Will the tool aim to be usable for policies, programs, and projects regardless of location, or will it be tailored to a specific region?
Does the tool focus only on climate influences on the effectiveness of the policies, programs, or project being screened, or will it also address interactions between climate change and other effects on communities, economies, and the environment? Will it include both adaptation and mitigation concerns?
What information goes into the screening tool? Is it designed to link to pre-existing information sources, or does it require that users develop new models or gather new information? Does it require quantitative model outputs, or is information about the direction of change enough? Does information need to be spatially explicit? Can the screening incorporate traditional knowledge? Does it address multiple scenarios of change?
Is the tool structured as a spreadsheet? A narrative? Online? Does it feed easily into existing planning or decision processes? Does it facilitate the production of some sort of risk screening report or climate risk statement? Does the risk screening tool include or easily link to risk mitigation options?
How are screening results shared with stakeholders, including elected officials, community groups, affected populations, etc.?
What entity will be responsible for the development, maintenance, updating and training for the tool? Will there be technical support?
There are many examples of risk screening tools and processes. The following are a sampling reflective of a range of approaches, scopes, and scales.
- Climate Project Screening Tool: This tool helps land managers identify climate risks and develop concrete adaptation options for specific resource management actions such as meadow restoration, prescribed burns, grazing, and more. Building on interviews and workshops with practitioners, it summarizes relevant climate trends for a project’s type and location, prompts users with targeted questions, and asks users to provide a response narrative. Like the Climate Change Adaptation Certification Tool, it has check-boxes indicating whether a project should continue as is, continue with modification, or not continue.
- Comprehensive Evaluation with respect to Sea Level (CESL) tool: The U.S. Army Corps of Engineers developed a web-based comprehensive evaluation with respect to sea level (CESL) tool that interfaces with existing Corps databases. The Corps pre-screened existing projects for potential sea level rise impacts based on their proximity to a tidally influenced water body. Those within 40 miles of such a body received an initial vulnerability assessment based on data such as sea level change trends and extreme water levels using data from multiple federal agencies. Roughly one third were deemed potentially vulnerable to sea level rise and were ranked from very high to low potential vulnerability. These projects will receive more detailed screening at a later time. The approach was designed to be transferable and has already been taken up by the Army.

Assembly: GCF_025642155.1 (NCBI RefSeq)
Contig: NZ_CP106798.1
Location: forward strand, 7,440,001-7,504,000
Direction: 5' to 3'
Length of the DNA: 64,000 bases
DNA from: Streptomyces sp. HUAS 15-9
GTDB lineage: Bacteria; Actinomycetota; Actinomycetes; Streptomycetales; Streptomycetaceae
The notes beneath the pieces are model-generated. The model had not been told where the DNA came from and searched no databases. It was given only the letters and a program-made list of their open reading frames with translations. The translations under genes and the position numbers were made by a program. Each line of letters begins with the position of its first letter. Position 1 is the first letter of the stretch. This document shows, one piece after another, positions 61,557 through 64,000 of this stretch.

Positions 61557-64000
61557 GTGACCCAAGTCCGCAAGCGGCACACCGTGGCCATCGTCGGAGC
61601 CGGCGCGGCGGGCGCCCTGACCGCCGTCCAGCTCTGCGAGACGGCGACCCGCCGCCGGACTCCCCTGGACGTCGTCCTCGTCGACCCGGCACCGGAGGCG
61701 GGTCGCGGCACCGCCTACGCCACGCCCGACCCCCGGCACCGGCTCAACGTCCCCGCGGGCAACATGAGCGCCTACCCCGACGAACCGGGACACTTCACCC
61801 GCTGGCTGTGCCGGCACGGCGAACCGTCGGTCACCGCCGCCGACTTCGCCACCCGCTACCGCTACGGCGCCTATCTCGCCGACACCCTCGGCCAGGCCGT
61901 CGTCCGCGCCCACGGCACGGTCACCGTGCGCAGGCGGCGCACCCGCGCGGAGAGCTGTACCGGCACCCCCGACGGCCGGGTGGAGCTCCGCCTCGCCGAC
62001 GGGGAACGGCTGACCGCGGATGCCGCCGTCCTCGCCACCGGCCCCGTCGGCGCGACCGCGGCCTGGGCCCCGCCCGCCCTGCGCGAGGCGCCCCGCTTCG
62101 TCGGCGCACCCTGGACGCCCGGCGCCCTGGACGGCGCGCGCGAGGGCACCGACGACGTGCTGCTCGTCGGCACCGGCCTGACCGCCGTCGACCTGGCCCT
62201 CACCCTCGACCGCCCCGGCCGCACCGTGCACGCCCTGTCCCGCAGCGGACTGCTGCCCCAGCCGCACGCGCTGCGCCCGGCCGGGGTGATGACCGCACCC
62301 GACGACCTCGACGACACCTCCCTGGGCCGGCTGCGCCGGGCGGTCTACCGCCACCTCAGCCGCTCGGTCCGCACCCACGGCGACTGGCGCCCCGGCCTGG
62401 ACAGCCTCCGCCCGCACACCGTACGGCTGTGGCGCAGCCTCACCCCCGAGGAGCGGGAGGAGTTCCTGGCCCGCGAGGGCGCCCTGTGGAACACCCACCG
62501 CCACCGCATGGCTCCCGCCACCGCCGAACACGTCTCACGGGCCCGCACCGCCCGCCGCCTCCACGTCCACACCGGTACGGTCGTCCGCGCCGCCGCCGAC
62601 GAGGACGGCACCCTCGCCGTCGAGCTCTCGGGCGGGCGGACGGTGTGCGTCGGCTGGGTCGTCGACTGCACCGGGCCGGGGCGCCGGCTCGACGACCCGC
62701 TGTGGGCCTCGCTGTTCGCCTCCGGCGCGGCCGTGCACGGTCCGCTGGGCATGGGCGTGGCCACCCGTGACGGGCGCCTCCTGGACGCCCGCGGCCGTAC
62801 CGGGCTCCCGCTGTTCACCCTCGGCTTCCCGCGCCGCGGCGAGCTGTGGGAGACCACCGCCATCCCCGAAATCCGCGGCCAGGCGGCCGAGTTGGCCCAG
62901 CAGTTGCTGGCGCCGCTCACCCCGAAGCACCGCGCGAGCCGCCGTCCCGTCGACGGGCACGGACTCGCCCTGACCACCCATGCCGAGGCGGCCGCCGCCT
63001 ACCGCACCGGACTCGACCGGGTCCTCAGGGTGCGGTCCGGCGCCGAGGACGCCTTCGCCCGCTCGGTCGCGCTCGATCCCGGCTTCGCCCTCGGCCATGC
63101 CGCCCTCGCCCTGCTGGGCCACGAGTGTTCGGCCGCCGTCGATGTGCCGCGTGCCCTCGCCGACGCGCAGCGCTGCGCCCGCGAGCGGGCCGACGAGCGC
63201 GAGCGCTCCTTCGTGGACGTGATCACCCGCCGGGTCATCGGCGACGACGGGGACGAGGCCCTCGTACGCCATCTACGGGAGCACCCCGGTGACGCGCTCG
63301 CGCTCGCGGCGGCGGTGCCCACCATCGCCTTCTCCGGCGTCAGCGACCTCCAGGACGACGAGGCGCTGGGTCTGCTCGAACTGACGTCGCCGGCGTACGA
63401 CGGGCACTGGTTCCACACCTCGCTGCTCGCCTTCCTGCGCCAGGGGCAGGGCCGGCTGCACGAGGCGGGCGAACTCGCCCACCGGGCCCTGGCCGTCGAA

- Decision Tree: This tool was designed with a focus on water infrastructure, and can only be used on projects with clear performance thresholds (e.g. water supply reliability is above a required threshold; flood risk is below a required threshold). The depth of analysis increases with each phase. At the completion of each phase, screeners either conclude that no further analysis is necessary and generate a report explaining why, or that further analysis is needed and so move to the next phase. In phase three (the deepest level of risk analysis) the tool explicitly addresses uncertainty by showing performance relative to thresholds across a range of possible futures, then using multiple information sources to evaluate the likelihood that desired thresholds will be met using current design.
- EcoAdapt Climate Change Adaptation Certification Tool: Developed to support local comprehensive planning in Washington State, this simple 3-step screening tool asks project proponents to think about the sensitivity of their project to categories of changes; suggests data on? different types of changes and asks proponents to provide a narrative description of project vulnerability to each relevant change or effect; then yields a summary sheet where a reviewing authority summarizes everything and notes conditions of approval based on the screening.
- USAID Climate Risk Screening and Management Tools: This toolbox supports both risk screening and management at the level of strategy, project, and activity design, using results of the risk assessment to guide users to possible risk management approaches. The goal is to improve effectiveness and sustainability, as well as to generate the documentation required for USAID projects. It includes a basic tool that applies across sectors, and annexes addressing sector-specific considerations for agriculture; disaster readiness; economic growth; education, social services and marginalized populations; environment and biodiversity; governance and peace and security; health; infrastructure, construction, and energy; and water supply and sanitation.